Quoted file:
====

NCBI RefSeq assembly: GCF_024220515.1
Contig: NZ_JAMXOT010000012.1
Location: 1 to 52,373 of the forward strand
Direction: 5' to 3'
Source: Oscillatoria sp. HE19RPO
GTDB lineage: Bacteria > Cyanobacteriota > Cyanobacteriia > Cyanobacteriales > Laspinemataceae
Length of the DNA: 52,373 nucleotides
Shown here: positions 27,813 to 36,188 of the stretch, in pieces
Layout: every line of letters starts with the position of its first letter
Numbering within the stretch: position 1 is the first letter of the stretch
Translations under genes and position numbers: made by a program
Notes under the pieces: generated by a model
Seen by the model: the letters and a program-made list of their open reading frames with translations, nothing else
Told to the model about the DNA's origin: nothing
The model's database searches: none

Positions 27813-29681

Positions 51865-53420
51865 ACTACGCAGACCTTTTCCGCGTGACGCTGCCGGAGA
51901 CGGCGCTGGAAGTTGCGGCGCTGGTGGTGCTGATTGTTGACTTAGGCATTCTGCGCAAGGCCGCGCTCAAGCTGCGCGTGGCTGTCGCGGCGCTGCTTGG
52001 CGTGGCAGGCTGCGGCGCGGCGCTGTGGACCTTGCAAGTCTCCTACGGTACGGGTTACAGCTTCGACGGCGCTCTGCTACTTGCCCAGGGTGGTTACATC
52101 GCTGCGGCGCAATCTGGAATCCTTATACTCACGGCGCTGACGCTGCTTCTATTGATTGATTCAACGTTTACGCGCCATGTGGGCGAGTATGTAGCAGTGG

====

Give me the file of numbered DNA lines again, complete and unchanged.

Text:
NCBI RefSeq assembly: GCF_024220515.1
Contig: NZ_JAMXOT010000012.1
Location: 1 to 52,373 of the forward strand
Direction: 5' to 3'
Source: Oscillatoria sp. HE19RPO
GTDB lineage: Bacteria > Cyanobacteriota > Cyanobacteriia > Cyanobacteriales > Laspinemataceae
Length of the DNA: 52,373 nucleotides
Shown here: positions 27,813 to 36,188 of the stretch, in pieces
Layout: every line of letters starts with the position of its first letter
Numbering within the stretch: position 1 is the first letter of the stretch
Translations under genes and position numbers: made by a program
Notes under the pieces: generated by a model
Seen by the model: the letters and a program-made list of their open reading frames with translations, nothing else
Told to the model about the DNA's origin: nothing
The model's database searches: none

Positions 27813-29681

Positions 51865-53420
51865 ACTACGCAGACCTTTTCCGCGTGACGCTGCCGGAGA
51901 CGGCGCTGGAAGTTGCGGCGCTGGTGGTGCTGATTGTTGACTTAGGCATTCTGCGCAAGGCCGCGCTCAAGCTGCGCGTGGCTGTCGCGGCGCTGCTTGG
52001 CGTGGCAGGCTGCGGCGCGGCGCTGTGGACCTTGCAAGTCTCCTACGGTACGGGTTACAGCTTCGACGGCGCTCTGCTACTTGCCCAGGGTGGTTACATC
52101 GCTGCGGCGCAATCTGGAATCCTTATACTCACGGCGCTGACGCTGCTTCTATTGATTGATTCAACGTTTACGCGCCATGTGGGCGAGTATGTAGCAGTGG